Reavie an example of unpredictable Tour playoffs
NORTON, Mass. - Welcome to the PGA Tour playoffs, where every shot could have an impact on surviving this week and moving on to play another.
Or, in other words, welcome to Chez Reavie’s 2011 life.
Reavie, 30, is in a bit of an odd spot. He basically lost his card earlier this season when, competing on a major medical extension after undergoing reconstructive knee surgery in mid-2010, he failed to earn enough money in 13 events to equal the No. 125 spot on the 2010 earnings list ($786,977). So he moved into partial-status category, playing out of the No. 126-150 category, where starts can be limited.
As it stands today, he cannot get into the fields of the second-tier Fall Series events after the autumn opener in Las Vegas. And yet here he is, after a solid summer run of good play, smack dab in the middle of the almighty playoffs, one shot off the lead with a chance to earn one of the Tour’s more prestigious titles, the Deutsche Bank Championship, on Monday outside Boston.
At least Reavie delivers a smile when contemplating the wild season he has endured. At 87th in FedEx points, he’s vying for his playoff life, needing to climb to 70th or better to advance to the BMW Championship in Chicago the week after next. Playing for survival? This season, it’s the only mode he knows.
“I might be the only guy in the field who's used to not knowing if I'm in next week,” Reavie said with a shrug after a third-round, 3-under 68 moved him into a tie for second place, one shot behind Bubba Watson.
He’s probably right. This season has been, well, different to say the least. Beginning with the Zurich Classic of New Orleans, he played 16 of 18 weeks on a right knee which was rebuilt in June of 2010. He’d pretty much played his entire pro career without the ACL in his right knee (an old high school injury), but he was able to manage. When he re-tore the meniscus in the same knee at last year’s Hope in Palm Springs, that was it. Too much pain. By spring, he was on the shelf, and by early summer, under the knife. It made him realize he’d been far from 100 percent healthy for a long time (“I had back pain and neck pain, and I felt like I was 50 and I was 27,” he said).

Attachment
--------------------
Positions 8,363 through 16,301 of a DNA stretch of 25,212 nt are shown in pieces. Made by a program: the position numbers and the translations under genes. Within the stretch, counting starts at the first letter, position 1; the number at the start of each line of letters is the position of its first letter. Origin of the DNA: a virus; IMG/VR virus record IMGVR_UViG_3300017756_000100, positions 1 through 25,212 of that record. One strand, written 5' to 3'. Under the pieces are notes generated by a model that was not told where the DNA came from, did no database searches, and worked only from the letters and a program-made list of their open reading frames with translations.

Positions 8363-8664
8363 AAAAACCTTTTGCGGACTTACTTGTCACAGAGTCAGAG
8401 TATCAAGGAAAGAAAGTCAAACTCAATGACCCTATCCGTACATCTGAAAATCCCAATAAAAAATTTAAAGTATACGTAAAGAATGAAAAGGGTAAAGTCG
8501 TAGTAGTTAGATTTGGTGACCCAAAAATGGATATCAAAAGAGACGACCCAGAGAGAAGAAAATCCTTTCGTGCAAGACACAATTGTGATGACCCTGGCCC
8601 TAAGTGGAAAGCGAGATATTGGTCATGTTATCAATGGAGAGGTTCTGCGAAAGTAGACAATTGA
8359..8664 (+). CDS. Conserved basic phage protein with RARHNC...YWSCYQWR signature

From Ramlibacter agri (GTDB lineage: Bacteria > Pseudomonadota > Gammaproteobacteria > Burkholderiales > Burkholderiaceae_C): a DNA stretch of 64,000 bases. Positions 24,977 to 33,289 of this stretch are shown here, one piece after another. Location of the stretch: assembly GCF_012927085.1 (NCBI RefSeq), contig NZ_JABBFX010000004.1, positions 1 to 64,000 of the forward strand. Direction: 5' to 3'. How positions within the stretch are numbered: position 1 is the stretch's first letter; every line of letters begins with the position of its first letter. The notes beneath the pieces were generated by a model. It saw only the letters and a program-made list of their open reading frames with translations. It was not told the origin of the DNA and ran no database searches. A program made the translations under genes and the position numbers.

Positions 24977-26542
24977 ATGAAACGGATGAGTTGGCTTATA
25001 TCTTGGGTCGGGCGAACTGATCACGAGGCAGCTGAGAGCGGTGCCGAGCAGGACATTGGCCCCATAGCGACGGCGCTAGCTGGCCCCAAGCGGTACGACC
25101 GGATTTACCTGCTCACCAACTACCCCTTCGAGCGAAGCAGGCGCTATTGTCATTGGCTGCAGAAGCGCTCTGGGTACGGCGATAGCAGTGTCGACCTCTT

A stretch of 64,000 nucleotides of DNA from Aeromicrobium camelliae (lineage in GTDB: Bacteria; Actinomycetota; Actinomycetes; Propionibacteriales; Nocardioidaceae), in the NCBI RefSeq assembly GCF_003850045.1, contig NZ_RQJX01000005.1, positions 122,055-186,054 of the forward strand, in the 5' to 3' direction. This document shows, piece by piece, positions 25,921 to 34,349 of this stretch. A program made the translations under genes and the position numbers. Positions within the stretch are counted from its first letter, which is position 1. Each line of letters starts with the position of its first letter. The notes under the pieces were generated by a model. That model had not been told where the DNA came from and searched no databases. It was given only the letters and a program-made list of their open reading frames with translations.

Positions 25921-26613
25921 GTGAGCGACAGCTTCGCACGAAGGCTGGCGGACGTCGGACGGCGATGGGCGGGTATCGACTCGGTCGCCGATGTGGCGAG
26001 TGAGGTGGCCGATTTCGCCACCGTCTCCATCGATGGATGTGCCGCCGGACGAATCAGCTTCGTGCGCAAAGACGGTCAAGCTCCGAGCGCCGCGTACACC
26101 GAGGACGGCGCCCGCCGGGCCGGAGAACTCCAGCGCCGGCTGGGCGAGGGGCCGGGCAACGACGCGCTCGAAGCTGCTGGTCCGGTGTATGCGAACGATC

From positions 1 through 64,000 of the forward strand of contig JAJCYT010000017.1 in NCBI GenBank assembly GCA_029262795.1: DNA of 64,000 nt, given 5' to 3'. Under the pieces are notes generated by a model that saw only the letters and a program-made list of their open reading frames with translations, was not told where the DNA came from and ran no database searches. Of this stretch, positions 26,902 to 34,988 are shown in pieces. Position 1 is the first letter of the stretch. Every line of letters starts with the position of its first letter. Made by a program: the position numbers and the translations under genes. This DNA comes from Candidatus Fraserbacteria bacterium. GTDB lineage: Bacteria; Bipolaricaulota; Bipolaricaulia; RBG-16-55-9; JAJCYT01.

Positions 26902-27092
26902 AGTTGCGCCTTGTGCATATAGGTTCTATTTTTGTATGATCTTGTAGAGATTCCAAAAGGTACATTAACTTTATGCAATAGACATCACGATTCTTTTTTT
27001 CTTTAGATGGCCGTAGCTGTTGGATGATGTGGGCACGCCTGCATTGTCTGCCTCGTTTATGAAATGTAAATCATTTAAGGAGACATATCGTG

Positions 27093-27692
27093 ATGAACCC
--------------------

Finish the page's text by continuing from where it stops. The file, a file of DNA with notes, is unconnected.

It was enough to give one William Chesney Reavie a newfound appreciation for his profession.
“I got very, very motivated watching everybody else play golf last year,” he said. “That’s really the first time I’d been out for an extended period of time, and I was bed-ridden and couch-ridden for some time, so I watched a lot of golf. It definitely made me work out hard (in rehab), and it made me work hard on my game.”
He tied for fifth both at the Colonial and the John Deere and had another top 10 at Wyndham the week before the playoffs began. In one three-week stretch, he had top-18 finishes at the Viking in Mississippi, the Canadian Open (site of his lone Tour victory in ’08) and the Greenbrier in West Virginia. In one stretch he competed six consecutive weeks. The good finishes did not come early enough to keep his card, but with $1,040,267 in season earnings, he’s already set for 2012. And with a victory on Monday, hey, he not only will more than double his 2011 take, but he even can earn his way into starts in the Fall Series.
“I'm going to play tomorrow the way I've played all year,” Reavie said. “I'm just going to go play. At the beginning of the year when I had the 12 events and I had to make a certain amount, I was thinking a lot about how much money I had made and how much money I needed, and then it just . . . it wasn't working. I wasn't playing well. I was stressed out.
“So it got me into this state of mind to just go play golf, and I'll finish where I finish.”
And in the event he should finish on top, he won’t have to worry about “next week” for a long, long time.